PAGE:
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Back to November Ed Reporter

Education Reporter
NUMBER 274 THE NEWSPAPER OF EDUCATION RIGHTS NOVEMBER 2008

The No Child Left Inside Act: 'No Child Left Alone'
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The U.S. House of Representatives passed the No Child Left Inside Act (NCLI) by a vote of 293 to 109 on September 18. The Senate has yet to consider NCLI, but the NCLI coalition of 830 state and national groups has high hopes for the bill's passage in the near future.

If passed, NCLI will promote "environmental education" in America's K-12 schools. It will reauthorize the National Environmental Education Act (NEEA) of 1990, and increase spending on that act by $5 million. The Congressional Budget Office estimates that NCLI would increase discretionary spending by $24 million over the next three years.

In the shadow of the $7 billion bailout, $24 million for environmental education may hardly seem worth bothering to protest. Yet critics object to the bill on a variety of grounds.

The most basic problem with NCLI for many conservatives is that it would require schools to comply with more federal mandates to receive government funds. These mandates have little to nothing to do with knowledge in core subjects, which is still what the vast majority of parents want public schools to provide for their children.

NCLI would give teachers and schools financial incentives to conduct environmental activities during class time, and to promote such ill-defined aims as "environmental justice" and "improved self-esteem." The self-esteem movement has been thoroughly discredited, so it is disappointing to see this outmoded, circa-1990 idea crop up again in federal legislation.

Some critics object to the emphasis NCLI places on global warming - now renamed "climate change," apparently because most parts of the globe are no longer warming, and many are cooling. NCLI identifies climate change as a "major challenge" facing the United States, and promotes lessons on climate change in schools. The law makes no provision ensuring that lessons on climate change will be scientifically rigorous, non-ideological, or free from partisan propaganda.

'The Wrong Way'

The NCLI coalition of 830 groups says that children would be better off if they spent more time outside, and blames "nature deficit disorder" for some of the attention disorders observed in recent generations of students. There is good evidence to support both claims. But Dr. Peter Gray, a research professor of psychology who blogs for Psychology Today, called NCLI "an example of the wrong way to solve a national problem." Gray believes NCLI exemplifies the way of thinking that has caused the very problems the law attempts to solve. "Schools suck the fun out of everything they teach. Do we want schools now to suck the fun out of outdoor adventure?" he asks.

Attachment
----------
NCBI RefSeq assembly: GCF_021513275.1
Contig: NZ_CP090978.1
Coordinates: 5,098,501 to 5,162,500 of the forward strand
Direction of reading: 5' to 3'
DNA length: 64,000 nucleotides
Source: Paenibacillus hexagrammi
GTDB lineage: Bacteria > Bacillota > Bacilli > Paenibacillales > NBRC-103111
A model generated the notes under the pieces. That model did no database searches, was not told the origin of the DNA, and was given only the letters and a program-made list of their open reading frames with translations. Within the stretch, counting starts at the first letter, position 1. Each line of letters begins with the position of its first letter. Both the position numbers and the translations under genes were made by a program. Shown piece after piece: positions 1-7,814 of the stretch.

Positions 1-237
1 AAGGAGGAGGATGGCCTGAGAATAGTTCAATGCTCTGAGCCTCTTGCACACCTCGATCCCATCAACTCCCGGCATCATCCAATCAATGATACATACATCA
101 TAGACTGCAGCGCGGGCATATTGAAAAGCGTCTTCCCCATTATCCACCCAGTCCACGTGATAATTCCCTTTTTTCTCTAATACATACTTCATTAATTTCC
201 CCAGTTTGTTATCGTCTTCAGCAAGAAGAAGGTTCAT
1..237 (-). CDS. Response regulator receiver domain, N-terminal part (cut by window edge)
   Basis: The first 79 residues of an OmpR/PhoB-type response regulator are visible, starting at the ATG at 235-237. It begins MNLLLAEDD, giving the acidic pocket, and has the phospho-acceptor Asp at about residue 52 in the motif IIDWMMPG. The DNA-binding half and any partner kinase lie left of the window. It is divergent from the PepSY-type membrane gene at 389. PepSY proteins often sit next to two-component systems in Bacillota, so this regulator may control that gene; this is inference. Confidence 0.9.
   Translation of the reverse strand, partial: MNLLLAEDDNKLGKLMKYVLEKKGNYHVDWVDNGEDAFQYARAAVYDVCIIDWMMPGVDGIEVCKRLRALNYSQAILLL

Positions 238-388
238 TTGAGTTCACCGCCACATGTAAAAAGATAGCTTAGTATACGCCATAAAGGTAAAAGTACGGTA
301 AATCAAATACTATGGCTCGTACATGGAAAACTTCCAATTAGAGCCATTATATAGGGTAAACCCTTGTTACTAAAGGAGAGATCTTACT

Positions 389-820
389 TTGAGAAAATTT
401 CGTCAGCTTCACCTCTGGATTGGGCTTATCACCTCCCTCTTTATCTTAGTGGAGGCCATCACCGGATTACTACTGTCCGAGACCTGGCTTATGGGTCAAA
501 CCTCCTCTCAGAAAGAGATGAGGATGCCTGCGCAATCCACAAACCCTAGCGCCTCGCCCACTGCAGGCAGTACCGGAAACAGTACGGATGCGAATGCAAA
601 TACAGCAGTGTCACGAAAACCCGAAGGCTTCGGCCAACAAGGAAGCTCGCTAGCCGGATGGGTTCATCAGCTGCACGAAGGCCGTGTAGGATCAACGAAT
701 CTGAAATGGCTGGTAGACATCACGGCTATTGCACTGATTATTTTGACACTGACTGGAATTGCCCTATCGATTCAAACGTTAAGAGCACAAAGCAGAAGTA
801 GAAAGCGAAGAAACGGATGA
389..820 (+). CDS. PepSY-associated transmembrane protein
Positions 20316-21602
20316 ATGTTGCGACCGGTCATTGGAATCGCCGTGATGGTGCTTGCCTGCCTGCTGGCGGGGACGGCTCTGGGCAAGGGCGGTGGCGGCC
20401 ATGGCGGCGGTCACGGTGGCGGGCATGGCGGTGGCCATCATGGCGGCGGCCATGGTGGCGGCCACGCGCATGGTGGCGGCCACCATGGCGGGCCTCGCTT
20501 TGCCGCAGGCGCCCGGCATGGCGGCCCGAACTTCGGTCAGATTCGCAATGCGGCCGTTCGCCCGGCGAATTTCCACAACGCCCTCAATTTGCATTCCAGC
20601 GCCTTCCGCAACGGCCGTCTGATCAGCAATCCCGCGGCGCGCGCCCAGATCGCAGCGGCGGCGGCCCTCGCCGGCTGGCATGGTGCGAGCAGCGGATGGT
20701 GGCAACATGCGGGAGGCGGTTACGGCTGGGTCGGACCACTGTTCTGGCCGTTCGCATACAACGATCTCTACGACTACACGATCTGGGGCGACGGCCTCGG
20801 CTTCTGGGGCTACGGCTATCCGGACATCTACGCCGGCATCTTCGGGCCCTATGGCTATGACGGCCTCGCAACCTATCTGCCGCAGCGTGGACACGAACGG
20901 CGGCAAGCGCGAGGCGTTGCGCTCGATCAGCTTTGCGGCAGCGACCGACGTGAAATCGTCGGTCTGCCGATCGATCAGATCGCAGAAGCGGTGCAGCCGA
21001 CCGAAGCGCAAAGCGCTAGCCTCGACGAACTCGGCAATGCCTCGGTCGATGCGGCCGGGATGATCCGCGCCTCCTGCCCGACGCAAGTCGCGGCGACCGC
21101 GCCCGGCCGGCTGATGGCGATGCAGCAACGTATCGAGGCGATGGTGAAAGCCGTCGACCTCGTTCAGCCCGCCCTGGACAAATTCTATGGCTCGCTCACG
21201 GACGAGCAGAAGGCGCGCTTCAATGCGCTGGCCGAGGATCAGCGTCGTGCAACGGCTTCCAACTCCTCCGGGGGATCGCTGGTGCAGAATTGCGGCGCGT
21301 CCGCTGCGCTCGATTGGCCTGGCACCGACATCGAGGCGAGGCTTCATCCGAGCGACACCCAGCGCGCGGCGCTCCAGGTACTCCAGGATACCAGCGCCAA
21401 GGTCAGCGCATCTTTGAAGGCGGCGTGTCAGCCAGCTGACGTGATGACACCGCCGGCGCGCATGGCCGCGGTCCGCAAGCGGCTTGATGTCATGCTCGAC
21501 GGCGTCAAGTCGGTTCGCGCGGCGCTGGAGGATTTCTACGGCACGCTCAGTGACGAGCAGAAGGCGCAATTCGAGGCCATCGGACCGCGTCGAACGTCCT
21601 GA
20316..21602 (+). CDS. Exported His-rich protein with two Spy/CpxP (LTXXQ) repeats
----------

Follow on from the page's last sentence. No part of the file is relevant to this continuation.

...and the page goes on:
At Playborhood.com, an online community of parents who want to restore free, unstructured play to the lives of American children (not by government mandate), parents' voices second Dr. Gray's objections to NCLI. Playborhood founder (and "Chief Play Officer") Mike Lanza blames schools — the lengthening school year, the lengthening school day, and the emphasis on organized sports at the expense of free play — for children's alienation from nature and a number of other problems. Bans on tag and other traditional games on school playgrounds, and frequently the elimination of recess itself, fit right in with these trends.

Lanza cites a recent study from Cornell University that examined what kinds of activities inspire "environmental behaviors" (spending time outside) and "environmental attitudes" (caring about nature) as children grow up. Environmental education in school, scouts, or other settings did not significantly predict children's behaviors or attitudes as adults, but time they spent actually outside in nature did.

"This Act feels a lot like the 'pork' that our elected officials are supposed to be targeting to get our federal budget in control," concludes Lanza. If passed, NCLI, which Lanza dubs "No Child Left Alone," will put more federal dollars toward school activities of questionable value and toward what Playborhood identifies as the "ultra-structured, adult-mediated" approach to American childhood today.


 
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